Managing Financial Risks in Urban Environments

Samuel Randalls

in Managing Financial Risks

Published in print July 2009 | ISBN: 9780199557431
Published online September 2009 | e-ISBN: 9780191721687 | DOI:
Managing Financial Risks in Urban Environments

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Financial risks relating to the environment are frequently concentrated in cities, both in the source of risks and in the management of those risks. Urban areas are prone to a number of environmental concerns including brownfield biodiversity, flooding, and potential relations to climate change, and the effects of ‘everyday’ environmental changes, for example the weather, on productivity. Managing these risks will frequently be found in the city too through mainstream financial institutions like banks and insurers that seek both physical and financial protection for themselves and their clients from the worst environmental effects. One clear example is decision-making about the Thames Barrier in London, which aims to protect the financial heartland of the UK from severe flooding. At the same time, in nearby offices, a wide range of new products are being created to manage these urban environmental risks, including diverse catastrophe bonds, weather derivatives, and global warming indexes. This chapter explores the range of financial risks emerging from environmental changes and the ways in which these are being managed. This brings together both an appreciation of the nature of these risks as well as a financial focus on environmental risks. Relatively little has been written in geography on these products and this chapter provides an overview that is both introductory, but also based on contemporary research on these issues that addresses much deeper questions. If environmental risks are to be successfully managed, then it is clear that there will need to be an appreciation of the raft of financial responses, both current and potential, that will be introduced by companies to achieve this.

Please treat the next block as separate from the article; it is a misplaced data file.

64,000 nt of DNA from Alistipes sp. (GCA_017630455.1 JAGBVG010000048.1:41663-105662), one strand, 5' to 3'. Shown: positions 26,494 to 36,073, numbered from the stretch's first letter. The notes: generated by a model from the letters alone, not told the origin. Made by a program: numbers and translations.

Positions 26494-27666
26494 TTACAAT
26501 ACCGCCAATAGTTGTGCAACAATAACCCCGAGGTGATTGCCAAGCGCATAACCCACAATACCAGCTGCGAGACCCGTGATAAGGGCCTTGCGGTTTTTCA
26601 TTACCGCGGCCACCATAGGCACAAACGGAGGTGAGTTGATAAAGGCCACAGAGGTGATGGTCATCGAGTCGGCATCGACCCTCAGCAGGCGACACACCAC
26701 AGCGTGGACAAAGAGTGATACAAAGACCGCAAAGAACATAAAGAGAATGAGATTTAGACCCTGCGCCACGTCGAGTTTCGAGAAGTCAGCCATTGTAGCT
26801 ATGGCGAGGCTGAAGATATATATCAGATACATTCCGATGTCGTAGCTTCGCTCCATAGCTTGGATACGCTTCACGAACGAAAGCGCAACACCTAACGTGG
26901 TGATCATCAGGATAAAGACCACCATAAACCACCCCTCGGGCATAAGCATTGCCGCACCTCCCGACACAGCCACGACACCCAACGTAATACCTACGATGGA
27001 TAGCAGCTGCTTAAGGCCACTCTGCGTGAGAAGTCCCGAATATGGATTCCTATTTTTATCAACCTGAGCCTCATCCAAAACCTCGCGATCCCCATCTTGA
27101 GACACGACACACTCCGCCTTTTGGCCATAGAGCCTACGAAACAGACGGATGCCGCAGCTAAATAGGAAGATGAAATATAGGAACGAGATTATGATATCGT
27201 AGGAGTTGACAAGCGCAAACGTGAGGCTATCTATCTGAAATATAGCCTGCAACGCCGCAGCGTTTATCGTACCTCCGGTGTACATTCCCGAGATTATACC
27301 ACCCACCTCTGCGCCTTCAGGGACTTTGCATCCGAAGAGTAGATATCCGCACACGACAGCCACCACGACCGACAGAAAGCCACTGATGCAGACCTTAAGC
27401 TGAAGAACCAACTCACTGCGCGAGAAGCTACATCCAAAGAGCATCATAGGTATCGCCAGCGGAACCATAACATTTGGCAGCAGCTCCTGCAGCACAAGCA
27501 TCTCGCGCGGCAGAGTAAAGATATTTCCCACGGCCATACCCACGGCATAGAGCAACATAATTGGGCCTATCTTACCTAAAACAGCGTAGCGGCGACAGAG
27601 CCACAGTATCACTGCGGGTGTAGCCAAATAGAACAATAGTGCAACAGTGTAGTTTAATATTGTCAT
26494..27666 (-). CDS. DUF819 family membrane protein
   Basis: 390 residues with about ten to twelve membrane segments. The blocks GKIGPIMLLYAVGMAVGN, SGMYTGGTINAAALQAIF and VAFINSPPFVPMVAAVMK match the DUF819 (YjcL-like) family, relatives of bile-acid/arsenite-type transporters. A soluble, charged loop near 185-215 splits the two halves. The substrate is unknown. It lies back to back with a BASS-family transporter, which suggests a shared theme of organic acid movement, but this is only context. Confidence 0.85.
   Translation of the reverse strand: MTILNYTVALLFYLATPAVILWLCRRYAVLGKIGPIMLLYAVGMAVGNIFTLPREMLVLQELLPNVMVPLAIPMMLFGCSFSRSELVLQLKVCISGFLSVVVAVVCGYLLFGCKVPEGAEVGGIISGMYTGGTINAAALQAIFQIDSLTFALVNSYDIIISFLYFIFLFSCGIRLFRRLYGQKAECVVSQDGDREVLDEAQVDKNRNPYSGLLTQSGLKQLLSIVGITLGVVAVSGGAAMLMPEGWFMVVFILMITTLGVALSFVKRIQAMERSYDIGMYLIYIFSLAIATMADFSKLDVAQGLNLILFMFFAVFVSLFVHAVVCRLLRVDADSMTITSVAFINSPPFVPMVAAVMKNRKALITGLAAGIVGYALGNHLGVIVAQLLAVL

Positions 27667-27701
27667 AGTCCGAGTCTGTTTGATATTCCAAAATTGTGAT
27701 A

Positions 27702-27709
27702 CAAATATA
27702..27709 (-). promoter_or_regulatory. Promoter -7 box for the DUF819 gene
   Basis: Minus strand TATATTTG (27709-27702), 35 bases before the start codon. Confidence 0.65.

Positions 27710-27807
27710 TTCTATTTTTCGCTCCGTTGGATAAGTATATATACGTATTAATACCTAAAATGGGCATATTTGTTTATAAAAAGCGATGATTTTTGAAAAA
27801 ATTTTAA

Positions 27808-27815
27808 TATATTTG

Keywords: global finance; risk management; urban environment; Thames Barrier; flooding; environmental changes

Chapter.  8580 words. 

Subjects: Political Economy

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